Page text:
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2 Silver questions


#1

Am I correct in thinking that if I substitute high melting point
silver solder for enamel melting point silver solder that the joint
will be even stronger and less liable to discolour as the Silver
content in the solder will be higher ? and if I adopt this approach
are there any down sides to it, other than it needs greater heat
control when soldering.

Secondly …I use Zam to polish my silver items up …but I now have
quite a lot of “ZAM bits” that fly off when I charge my felt. Is
there any way of re using these bits (e.g. reconstituting them into
another block rather than small bits) or reducing the amount of bits
that fly off when I charge my felt …

Thanks Paul Townsend
www.beau-jangles.com
In Dubai where has been raining !!!


#2
I use Zam to polish my silver items up ...but I now have quite a
lot of "ZAM bits" that fly off when I charge my felt. Is there any
way of re using these bits (e.g. reconstituting them into another
block rather than small bits) or reducing the amount of bits that
fly off when I charge my felt ... 

Paul, while you might get contrary advise on this, my advise is to
forget the crumbs. You will pick up contamination by trying to
recycle them and the cost in time required to recycle, if it could
be done, and the potential damage to a piece you are polishing, is
just not worth it. I am curious though as to the bits you are
talking about. I use Zam all the time, both on my flex shaft and on
my big bench polish lathe. The only thing I can think that might be
causing you to loose material, is that you are exposing too much of
the zam, and are overcharging the felt… I only peal back just
enough paper on the zam to allow the center of the stick to contact
the buff. Also, a one second kiss with the stick is enough polish to
do most jobs. Too much polish on the wheel will cause grooving and
undercutting, IE orange peel.

Don


#3
 Am I correct in thinking that if I substitute high melting point
silver solder for enamel melting point silver solder that the
joint will be even stronger and less liable to discolour as the
Silver content in the solder will be higher ? and if I adopt this
approach are there any down sides to it, other than it needs
greater heat control when soldering. 

You would need to specify the particular alloys you mean when you
say “high MP Ag solder” and “enamel MP Ag solder” Paul.

If you mean the generally used “hard” Ag solder ( 75/22/3 Ag/Cu/Zn )
and eutectic Ag solders ( 72/28 Ag/Cu ) respectively and intend to
enamel over the joint the answer is no.

The 72/28 Ag/Cu eutectic alloy is the best choice for use with 925
Ag ( I’m assuming that’s what you’re intending to enamel - if you
were using 999 silver you could solder it with ordinary Sterling )
because it:

1/ contains no Zn which is just a bloody nuisance when enamelling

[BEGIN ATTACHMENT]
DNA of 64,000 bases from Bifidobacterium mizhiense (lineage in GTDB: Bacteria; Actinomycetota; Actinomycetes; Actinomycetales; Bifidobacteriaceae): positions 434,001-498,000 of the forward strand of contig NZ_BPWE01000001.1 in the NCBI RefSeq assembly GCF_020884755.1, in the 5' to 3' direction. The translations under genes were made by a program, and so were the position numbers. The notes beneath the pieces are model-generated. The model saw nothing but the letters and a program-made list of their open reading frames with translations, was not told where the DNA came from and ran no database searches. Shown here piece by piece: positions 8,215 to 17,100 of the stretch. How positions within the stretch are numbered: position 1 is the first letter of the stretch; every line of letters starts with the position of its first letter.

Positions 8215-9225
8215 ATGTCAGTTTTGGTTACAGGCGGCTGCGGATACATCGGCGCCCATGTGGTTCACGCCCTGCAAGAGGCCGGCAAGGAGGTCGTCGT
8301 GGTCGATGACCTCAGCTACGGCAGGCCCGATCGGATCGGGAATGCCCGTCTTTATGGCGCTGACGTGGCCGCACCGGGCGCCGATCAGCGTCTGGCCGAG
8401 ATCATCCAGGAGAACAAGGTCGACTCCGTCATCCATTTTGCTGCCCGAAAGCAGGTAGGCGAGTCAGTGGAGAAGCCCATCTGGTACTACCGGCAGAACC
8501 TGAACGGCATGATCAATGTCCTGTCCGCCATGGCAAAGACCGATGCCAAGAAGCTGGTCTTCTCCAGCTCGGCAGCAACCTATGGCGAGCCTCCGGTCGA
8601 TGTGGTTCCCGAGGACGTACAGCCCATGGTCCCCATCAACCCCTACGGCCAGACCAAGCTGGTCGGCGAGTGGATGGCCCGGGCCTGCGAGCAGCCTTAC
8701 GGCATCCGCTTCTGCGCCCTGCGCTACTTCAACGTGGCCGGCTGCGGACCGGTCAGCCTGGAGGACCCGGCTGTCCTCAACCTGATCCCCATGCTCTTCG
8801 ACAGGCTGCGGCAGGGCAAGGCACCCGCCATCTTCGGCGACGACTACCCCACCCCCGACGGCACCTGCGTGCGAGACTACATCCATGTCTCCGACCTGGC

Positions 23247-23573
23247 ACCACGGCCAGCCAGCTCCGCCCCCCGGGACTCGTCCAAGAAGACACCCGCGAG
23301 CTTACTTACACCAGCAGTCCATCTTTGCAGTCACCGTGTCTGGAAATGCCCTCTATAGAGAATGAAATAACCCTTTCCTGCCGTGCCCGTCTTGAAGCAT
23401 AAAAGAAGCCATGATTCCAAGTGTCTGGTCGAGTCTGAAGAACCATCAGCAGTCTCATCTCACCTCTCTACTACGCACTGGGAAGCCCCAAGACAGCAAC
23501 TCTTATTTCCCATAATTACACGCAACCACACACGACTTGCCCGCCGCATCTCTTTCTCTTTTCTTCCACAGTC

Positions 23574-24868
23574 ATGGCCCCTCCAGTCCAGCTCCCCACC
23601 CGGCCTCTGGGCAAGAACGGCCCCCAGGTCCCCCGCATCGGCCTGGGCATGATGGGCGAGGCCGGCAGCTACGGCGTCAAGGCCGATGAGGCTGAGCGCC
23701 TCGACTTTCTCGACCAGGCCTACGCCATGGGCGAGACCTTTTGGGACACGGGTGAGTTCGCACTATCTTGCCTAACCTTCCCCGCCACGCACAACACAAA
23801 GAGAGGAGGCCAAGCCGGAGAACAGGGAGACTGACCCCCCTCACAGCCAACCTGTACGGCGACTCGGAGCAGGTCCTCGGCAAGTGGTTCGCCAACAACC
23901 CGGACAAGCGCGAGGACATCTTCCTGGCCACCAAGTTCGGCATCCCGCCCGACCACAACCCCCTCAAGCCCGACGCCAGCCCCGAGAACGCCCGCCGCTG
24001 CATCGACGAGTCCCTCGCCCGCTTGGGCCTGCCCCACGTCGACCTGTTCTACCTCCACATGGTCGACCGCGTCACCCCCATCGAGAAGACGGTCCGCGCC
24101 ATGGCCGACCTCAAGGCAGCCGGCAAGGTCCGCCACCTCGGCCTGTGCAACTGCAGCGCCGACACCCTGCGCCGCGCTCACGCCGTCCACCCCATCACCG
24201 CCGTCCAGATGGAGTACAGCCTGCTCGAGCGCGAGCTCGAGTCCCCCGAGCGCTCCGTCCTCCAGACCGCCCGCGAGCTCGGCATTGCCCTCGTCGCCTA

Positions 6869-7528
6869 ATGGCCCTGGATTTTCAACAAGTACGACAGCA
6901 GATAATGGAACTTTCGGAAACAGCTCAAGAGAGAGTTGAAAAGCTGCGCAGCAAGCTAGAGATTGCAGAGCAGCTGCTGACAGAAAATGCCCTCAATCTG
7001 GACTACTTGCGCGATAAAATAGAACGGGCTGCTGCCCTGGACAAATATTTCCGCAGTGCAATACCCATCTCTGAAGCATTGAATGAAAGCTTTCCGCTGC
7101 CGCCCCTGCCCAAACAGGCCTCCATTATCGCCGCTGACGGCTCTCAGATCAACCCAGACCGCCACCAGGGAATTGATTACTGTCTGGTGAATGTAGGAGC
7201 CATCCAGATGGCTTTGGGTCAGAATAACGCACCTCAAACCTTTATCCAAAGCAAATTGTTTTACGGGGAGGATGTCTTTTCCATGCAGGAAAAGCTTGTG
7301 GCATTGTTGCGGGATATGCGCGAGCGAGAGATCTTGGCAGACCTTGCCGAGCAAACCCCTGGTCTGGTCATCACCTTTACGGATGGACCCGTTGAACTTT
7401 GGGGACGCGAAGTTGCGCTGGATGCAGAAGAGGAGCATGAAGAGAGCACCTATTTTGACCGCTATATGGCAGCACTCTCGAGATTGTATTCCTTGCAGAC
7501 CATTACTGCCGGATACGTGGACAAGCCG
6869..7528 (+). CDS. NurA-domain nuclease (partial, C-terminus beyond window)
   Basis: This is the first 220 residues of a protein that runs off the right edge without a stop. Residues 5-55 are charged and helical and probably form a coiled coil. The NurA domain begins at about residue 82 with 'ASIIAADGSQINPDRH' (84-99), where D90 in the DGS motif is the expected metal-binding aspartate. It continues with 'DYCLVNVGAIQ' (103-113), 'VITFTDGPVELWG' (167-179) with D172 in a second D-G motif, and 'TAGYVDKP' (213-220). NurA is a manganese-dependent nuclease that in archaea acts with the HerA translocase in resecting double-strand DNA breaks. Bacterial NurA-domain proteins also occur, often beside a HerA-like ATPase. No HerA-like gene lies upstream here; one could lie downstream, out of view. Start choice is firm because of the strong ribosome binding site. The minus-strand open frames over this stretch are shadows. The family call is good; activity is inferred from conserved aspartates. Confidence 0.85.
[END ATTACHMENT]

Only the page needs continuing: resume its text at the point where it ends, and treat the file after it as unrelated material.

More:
2/ melts at a precise temperature - 778 deg C

3/ flows beautifully & leaves no cap - essentially becomes
indistinguishable from the Sterling base and would appear not reflow
on subsequent normal firings.

Certainly it’s possible to enamel successfuly over this material.
Use the smallest amount necessary to effect the join and depletion
enrich edequately after soldering.

The “hard” 75/22/3 alloy has a softening point ( about 740.5 deg C )
and flow point (787 deg C ) not a melting point so is consequently
still “slushy” below the “setting” point of most enamels - they crack
and/or break away.

In cooling and hardening the enamels can also deform the
still-gluggy joint.

Almost the same things can be said of the stuff I’ve touted for most
of my enamelling life - the 80/16/4 alloy ( SP 721 deg C, FP 810 deg
C ) - the so-called “IT enamelling Ag solder”. Until a couple of
years ago I still persevered with this stuff in spite of the fact
that I could only make it work in a so-so fashion.

I knew that silver-filigree makers had used the eutectic alloy
successfully for a thousand years (bit of artistic hyperbole here )
and Eastern European enamellers had borrowed their materials and
techniques to make their stunning plique-a-jour but I thought I knew
better. I looked at the Flow Points of the various alloys and thought
that higher must naturally be better. I was ignorant of the
metallurgy involved and suffered the consequences of my
pig-headedness .

cheers
Al Heywood


#4

Paul,

I work with both enamel and sterling silver and the highest melting
point solder available is IT solder. It has the largest percentage
of silver in it. Your seams need to be extremely accurate and you
will most likely always see the seam, but with IT (and you must be
careful not to melt your piece) the seam is less noticeable. I use
hard solder (a lower melting point than IT) on my sterling and on my
fine silver items.

Jennifer Friedman


#5

enameling over a fine silver base , you should use sterling as the
solder Belinda, if you were using 999 silver you could solder it
with ordinary Sterling was what I said - it contains only copper and
silver. and if you are enameling sterling silver base, you should
use the 72/28 ag/cu solder?

yup.
allan